AN ISTHMIAN NARRATOR:
STRI scientist spreads knowledge
of Panama's natural history
April 01, 2013
At the University of Panama, Felix Rodriguez had studied and scrutinized shells on either side of the Isthmus of Panama and he knew the two faunas were very different
At the University of Panama, Félix Rodríguez had studied and scrutinized shells on either side of the Isthmus of Panama and he knew the two faunas were very different. So when he uncovered a cache of fossil shells from behind a motel along the Caribbean coast of Panama that looked like they had come from the Pacific, he was left perplexed as to how they got there.
Félix later learned the rise and closure of the Isthmus of Panama was responsible. What's more, he himself became involved in revealing the fascinating story of how, three million years ago, the Isthmus separated the Pacific from the Caribbean and the Caribbean became very different from the Pacific. Species thrived or died out depending on which side they were on.
Now Félix wants to share his journey of wonder and discovery with a wider audience in his native Panama. In addition to his duties as STRI's resident expert on mollusks, past and present, Félix obtained funding to compile a volume on the natural marine history of Panama directed at students and the public in general.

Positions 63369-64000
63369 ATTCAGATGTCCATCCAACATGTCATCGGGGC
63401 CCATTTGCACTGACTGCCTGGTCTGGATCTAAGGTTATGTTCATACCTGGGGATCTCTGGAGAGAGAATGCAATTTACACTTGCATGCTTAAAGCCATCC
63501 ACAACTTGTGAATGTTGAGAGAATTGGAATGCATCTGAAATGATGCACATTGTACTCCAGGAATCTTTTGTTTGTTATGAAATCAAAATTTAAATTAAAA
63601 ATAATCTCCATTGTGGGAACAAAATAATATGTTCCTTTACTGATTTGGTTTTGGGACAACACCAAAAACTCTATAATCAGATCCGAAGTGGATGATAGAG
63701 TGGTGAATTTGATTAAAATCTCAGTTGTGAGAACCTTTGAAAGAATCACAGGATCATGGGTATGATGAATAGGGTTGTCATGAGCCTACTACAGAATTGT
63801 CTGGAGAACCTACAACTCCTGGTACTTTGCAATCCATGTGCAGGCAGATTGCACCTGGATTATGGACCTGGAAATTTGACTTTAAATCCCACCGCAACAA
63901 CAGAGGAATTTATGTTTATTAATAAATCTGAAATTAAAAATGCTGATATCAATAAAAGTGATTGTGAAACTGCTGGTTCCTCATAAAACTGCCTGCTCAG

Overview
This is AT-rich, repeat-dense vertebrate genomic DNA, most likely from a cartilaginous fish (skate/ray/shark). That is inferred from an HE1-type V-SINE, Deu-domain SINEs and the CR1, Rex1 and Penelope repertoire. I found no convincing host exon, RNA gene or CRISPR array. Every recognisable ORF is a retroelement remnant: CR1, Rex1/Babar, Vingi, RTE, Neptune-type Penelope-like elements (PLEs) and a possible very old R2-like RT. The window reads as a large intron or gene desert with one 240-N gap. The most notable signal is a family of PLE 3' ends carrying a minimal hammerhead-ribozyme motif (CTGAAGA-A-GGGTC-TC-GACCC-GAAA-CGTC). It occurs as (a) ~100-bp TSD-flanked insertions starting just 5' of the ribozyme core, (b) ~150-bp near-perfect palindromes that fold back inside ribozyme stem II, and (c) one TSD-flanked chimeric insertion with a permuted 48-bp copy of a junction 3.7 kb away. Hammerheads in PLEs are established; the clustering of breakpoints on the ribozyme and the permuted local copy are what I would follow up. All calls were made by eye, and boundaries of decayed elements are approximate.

"Scientific knowledge needs to be spread widely," says Félix, a research assistant at STRI scientist Aaron O'Dea's lab. "Scientific articles, while very important, are often too technical. They don't reach the mainstream because of the kind of language they use."
The volume was made possible by a grant from SENACYT, Panama's science, technology and innovation ministry. It includes contributions from STRI scientists Omar López, Stanley Heckadon-Moreno and Aaron O'Dea. It takes readers by the hand and guides them on a fascinating journey through the geology, paleobiology and ecology of the isthmus' varied and treasured marine ecosystems. Félix says the purpose is to both educate and encourage conservation.
"This book fills a major gap. It will reach the people who want to know more but who often find information difficult to get hold of " says Aaron, who calls Félix the right-hand man in his lab. "Panama's natural history is a remarkable and wonderful story and putting that story into the hands of the Panamanians is Felix's passion. This book will be a fantastic legacy."
Photo left: Félix Rodríguez works on a research vessel in Bocas del Toro, Panama during a January 2013 expedition by STRI scientist Aaron O’Dea to take core samples from the Caribbean seabed. Photo right: Félix Rodríguez (right) is an assistant researcher at associate scientists’s Aaron O’Dea’s (left) laboratory.